Beans are supposed to be a healthy food high in fiber and low in fat. Besides creating intestinal gas, beans also raise blood sugar. A water-extract of a white kidney bean, however, Phase 2, may not cause such a problem. Manufactured by Pharmacem Laboratories, the kidney bean extract coats alpha-amylase, an enzyme that digests starch. By temporarily coating this enzyme your body then digests less starch, which results in a lower Glycemic Index (GI).
What is the Glycemic Index? Originally developed over 20 years ago to help diabetics manage their condition, the GI ranks foods based on their effect on blood sugar (glucose) levels. Foods with a high GI (70 and above) are digested and metabolized rapidly, triggering large fluctuations of blood sugar levels and thus insulin demand to process it. Low- or medium-GI foods (40-69) are digested and absorbed more slowly, giving a slower and sustained release of energy and contributing to longer-lasting feelings of satiety.
The manufacturer is touting it as a potential ingredient for white bread because Phase 2 Starch Neutralizer has been shown to delay the digestion and absorption of carbohydrates and to reduce weight. It is already being used in a variety of weight loss supplements.
A recent study, presented at the Third Annual Natural Supplements Conference, reported that the Phase 2 is suitable for use in baked goods, cheese, spices and sweeteners. It appears to be effective for reducing the GI of existing foods without modifying their ingredient profile.
Another bean ingredient has also been in the news recently---soy. An American Heart Association committee reviewed a decade of studies on soy's benefits and came up with results that are now casting doubt on the health claim that soy-based foods and supplements significantly lower cholesterol.
The findings could lead the Food and Drug Administration to re-evaluate rules that currently allow companies to tout a cholesterol-lowering benefit on the labels of soy-based food.
The panel also found that neither soy nor the soy component isoflavone reduced symptoms of menopause, such as ``hot flashes,'' and that isoflavones don't help prevent breast, uterine or prostate cancer. Results were mixed on whether soy prevented postmenopausal bone loss.
Based on its findings, the committee said it would not recommend using isoflavone supplements in food or pills. It concluded that soy-containing foods and supplements did not significantly lower cholesterol, and it said so in a statement recently published in the journal Circulation. Nutrition experts say soy-based foods still are good because they often are eaten in place of less healthy fare like burgers and hot dogs. But they don't have as much direct benefit as had been hoped on cholesterol, one of the top risk factors for heart disease.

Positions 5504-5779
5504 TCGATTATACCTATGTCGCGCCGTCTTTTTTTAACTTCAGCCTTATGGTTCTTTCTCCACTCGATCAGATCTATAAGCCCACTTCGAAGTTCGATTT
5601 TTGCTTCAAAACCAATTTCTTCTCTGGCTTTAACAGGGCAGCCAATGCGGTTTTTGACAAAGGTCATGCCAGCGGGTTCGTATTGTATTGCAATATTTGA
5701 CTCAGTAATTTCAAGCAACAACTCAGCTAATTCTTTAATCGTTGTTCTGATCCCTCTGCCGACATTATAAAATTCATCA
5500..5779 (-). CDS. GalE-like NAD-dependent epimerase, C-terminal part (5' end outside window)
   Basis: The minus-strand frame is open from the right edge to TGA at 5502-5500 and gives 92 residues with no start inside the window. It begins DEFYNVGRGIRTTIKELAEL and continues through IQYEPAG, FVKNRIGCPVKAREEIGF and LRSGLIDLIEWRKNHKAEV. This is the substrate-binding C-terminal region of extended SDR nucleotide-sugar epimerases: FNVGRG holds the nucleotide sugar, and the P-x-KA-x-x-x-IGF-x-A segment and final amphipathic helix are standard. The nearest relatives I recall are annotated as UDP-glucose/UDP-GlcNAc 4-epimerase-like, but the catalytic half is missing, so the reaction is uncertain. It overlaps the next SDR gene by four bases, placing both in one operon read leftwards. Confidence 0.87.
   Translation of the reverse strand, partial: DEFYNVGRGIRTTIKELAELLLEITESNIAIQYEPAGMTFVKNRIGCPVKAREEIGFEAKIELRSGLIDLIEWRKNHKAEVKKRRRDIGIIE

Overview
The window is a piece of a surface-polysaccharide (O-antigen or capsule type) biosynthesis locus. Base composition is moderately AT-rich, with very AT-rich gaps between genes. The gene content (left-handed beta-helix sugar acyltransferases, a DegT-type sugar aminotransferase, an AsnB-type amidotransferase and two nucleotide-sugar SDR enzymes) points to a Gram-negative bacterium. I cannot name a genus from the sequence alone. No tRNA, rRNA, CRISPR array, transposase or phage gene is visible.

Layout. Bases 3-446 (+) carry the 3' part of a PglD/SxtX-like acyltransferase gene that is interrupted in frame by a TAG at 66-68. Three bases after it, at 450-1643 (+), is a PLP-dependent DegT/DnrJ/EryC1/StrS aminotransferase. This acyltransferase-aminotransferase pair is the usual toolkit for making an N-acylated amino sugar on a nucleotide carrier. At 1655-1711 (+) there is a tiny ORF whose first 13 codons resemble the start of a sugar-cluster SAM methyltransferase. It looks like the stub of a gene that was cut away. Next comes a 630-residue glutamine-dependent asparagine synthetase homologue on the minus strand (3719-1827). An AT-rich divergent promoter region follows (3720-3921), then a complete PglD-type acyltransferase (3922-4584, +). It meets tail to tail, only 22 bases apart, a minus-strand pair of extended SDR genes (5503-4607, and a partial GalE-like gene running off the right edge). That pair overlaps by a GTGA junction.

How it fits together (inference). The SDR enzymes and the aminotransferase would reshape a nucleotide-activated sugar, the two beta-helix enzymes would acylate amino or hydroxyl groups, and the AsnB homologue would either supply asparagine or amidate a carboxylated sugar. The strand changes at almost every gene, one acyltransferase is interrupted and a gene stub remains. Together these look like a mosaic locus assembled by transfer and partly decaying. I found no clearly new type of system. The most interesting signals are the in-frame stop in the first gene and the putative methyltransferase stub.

When I wrote Super Soy The Miracle Bean published by Crown in 1996, scientific studies at the time found the small bean may:
• Lower cholesterol
• Fight cancer
• Reduce blood pressure
• Protect the heart
• Regulate blood sugar
• Ease menstrual and menopausal symptoms
• Promote healthy bowel function
• Nourish babies and adults suffering from allergies
• Strengthen bones
A report in the New England Journal of Medicine, for example, on August 3, 1995, created quite a stir among professionals and consumers. Dr. James Anderson and his colleagues at the University of Kentucky and the Veterans Affairs Medical Center in Kentucky analyzed thirty-eight carefully performed studies of the effect of soy protein on blood cholesterol in patients. The Kentuckians concluded that as little as twenty-five to forty-seven grams (about 1/8the to ¼ of a cup) of soybean protein significantly lowered cholesterol. Less publicized but equally as exciting to researchers were reports that nonnutritive substances in soybeans, such as genistein and daizein, show activity against breast, prostate, leukemia, and melanoma (deadly skin) cancers.
The Chinese still believe in the health benefits of the soybean They call the soybean ta-tou— which means "greater bean"—and have been using it for thousands of years as a medicine as well as food. The soybean has been so essential to Chinese civilization in fact that it is considered one of the five sacred grains (the others being rice, barley, wheat, and millet). Legend has it that around 1500 B.C., Yu Xi-ong and Gong Gang-shi—who were either bandits or warlords—became lost in a desert in northern China. They survived on the "peas" of a hitherto unknown plant, believed to be the soybean's wild ancestor, a rambling vine (Glycine ussuriensis). Some centuries after Yu Xi-ong and Gong Gang-shi were long gone; the soybean became a cultigen, a species created by cultivation.
Miso, fermented soybean paste, appeared in Japan in the 600s as a treat for the shogun and his imperial household. The first mention of soybeans in Japanese literature occurred in 712 A.D. in a book of mythology, Kojiki. The current Japanese diet is high in soy and the bean has been credited by some scientists with the lower prostate cancer in Japanese men and lower breast cancer in Japanese women when compared with the rates in Americans.